Someone Hacked Google Play Store Onto Windows 11, And You Can Too (For Now)

Microsoft

When Microsoft confirmed Windows 11 would support Android apps, there was plenty of excitement, but then we learned apps are only available through the Amazon App Store. And while Android apps on Windows 11 made their confusing debut last week, this week, a developer on Twitter managed to get the full Google Play Store working, and here’s how.

Amazon’s Android app store has a limited selection compared to the thousands of apps on Google’s store. Furthermore, the Android app experience through Amazon isn’t expected to be available to the public until 2022. As a result, people everywhere are trying to hack Google Play onto Windows 11.

The developer ADeltaX has documented their efforts on Twitter, and this weekend it paid off. Now, there’s a working version of the Google Play Store on Windows 11, but we’re not sure how long this will last. Microsoft will likely block it at any moment.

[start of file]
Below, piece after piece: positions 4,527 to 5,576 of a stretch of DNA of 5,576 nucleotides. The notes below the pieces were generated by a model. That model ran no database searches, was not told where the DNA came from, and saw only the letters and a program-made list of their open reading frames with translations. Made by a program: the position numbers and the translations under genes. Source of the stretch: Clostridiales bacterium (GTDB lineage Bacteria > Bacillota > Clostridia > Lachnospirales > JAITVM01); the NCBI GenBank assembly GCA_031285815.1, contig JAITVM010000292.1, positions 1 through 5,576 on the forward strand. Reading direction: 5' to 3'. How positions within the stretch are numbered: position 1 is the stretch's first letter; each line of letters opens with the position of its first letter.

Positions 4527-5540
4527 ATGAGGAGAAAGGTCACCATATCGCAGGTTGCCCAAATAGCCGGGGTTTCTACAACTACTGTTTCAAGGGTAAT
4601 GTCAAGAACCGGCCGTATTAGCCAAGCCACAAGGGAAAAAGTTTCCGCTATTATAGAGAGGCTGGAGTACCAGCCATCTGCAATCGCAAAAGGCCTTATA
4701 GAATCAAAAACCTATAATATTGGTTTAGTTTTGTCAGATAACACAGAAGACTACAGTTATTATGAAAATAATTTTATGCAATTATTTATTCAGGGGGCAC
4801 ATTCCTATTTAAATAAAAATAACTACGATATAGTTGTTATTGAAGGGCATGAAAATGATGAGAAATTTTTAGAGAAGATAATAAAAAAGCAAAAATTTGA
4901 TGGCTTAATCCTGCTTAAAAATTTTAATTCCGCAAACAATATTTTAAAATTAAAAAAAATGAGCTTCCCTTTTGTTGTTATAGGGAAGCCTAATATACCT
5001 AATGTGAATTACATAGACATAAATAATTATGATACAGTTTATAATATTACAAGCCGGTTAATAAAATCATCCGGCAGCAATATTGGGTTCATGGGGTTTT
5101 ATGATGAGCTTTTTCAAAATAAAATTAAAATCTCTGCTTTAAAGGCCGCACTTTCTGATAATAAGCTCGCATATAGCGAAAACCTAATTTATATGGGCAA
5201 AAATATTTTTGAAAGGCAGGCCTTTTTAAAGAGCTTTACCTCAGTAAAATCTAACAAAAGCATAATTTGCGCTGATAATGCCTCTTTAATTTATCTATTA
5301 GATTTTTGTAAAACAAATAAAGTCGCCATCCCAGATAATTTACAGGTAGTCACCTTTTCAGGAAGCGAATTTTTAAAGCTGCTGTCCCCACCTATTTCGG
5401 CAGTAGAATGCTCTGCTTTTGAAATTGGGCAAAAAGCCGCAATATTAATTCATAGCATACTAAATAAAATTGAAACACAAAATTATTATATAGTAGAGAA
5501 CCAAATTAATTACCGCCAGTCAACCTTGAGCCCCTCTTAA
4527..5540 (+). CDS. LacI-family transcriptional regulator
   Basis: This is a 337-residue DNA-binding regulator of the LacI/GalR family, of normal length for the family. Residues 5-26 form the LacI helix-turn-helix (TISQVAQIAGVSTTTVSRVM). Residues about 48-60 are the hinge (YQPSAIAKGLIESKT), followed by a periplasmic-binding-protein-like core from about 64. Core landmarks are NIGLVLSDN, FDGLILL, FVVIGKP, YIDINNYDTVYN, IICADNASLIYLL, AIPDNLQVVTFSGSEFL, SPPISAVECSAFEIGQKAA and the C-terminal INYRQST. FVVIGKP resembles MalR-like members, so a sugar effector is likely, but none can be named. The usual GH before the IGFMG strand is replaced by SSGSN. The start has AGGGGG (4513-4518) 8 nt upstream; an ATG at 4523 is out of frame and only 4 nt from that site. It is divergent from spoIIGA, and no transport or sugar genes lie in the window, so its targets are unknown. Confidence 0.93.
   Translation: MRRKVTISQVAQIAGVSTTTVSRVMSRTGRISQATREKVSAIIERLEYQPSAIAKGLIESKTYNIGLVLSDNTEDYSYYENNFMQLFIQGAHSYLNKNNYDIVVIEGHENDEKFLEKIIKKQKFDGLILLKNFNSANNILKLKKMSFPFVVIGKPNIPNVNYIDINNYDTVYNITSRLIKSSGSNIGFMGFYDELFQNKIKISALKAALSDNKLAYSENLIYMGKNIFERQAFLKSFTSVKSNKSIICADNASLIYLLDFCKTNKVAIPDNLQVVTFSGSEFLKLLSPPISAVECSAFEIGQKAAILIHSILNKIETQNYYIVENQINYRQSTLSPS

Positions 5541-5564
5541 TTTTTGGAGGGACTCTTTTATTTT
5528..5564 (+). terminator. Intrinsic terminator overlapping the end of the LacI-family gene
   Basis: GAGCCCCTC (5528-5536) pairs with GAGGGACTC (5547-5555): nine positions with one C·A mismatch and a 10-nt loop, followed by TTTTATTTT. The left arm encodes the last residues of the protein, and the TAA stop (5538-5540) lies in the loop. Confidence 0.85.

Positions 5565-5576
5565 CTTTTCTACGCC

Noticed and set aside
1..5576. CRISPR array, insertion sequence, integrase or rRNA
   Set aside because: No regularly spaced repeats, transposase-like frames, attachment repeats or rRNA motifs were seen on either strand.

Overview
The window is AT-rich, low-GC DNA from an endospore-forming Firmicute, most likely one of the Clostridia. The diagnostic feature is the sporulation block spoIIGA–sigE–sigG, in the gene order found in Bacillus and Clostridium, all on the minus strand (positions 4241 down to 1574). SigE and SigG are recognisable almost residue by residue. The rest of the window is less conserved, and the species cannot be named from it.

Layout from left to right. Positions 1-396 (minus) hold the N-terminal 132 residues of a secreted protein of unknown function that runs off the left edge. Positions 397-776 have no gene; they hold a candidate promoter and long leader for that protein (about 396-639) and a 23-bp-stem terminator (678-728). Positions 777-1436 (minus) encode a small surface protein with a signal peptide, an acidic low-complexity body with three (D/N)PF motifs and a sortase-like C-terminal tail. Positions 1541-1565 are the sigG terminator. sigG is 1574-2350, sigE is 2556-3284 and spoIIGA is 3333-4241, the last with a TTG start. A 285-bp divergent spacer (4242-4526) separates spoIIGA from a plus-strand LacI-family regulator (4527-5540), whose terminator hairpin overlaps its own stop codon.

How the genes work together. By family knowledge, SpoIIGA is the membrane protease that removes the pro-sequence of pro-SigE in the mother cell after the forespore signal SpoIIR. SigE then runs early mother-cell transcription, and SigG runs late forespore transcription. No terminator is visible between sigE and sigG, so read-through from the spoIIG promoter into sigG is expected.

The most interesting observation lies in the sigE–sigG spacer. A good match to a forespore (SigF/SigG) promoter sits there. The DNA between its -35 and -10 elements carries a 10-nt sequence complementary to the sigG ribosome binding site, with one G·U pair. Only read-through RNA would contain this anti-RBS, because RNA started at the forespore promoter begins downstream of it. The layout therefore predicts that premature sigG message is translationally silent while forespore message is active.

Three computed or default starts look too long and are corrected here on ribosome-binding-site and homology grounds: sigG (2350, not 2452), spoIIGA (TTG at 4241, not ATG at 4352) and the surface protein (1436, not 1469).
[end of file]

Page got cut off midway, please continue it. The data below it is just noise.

Either way, the developer released a set of instructions for those daring enough to try it themselves, as well as the YouTube instructional video below.

It’s worth noting that this process isn’t for beginners, and things could quickly go wrong. There are files to download, install, copy, and scripts to execute. Basically, it’s not super simple. ADeltaX says the process is still a work in progress and suggests that any users watching the video proceed at their own risk. That said, there is a chance they’ll come up with a more straightforward solution in the future as long as Microsoft doesn’t block the script first.

If you want to try the Google Play Store and all of its apps on a Windows 11 device, now is your chance, but it probably won’t work for long.

via TechRadar

Cory Gunther Cory Gunther
Based in Las Vegas, Cory Gunther has been writing about phones, Android, cars, and technology in general for over a decade. He’s a freelance writer for Review Geek covering roundups, apps, and news. He's previously written for GottaBeMobile, SlashGear, AndroidCentral, and TechRadar, and he’s written over 6,000 articles. Read Full Bio »

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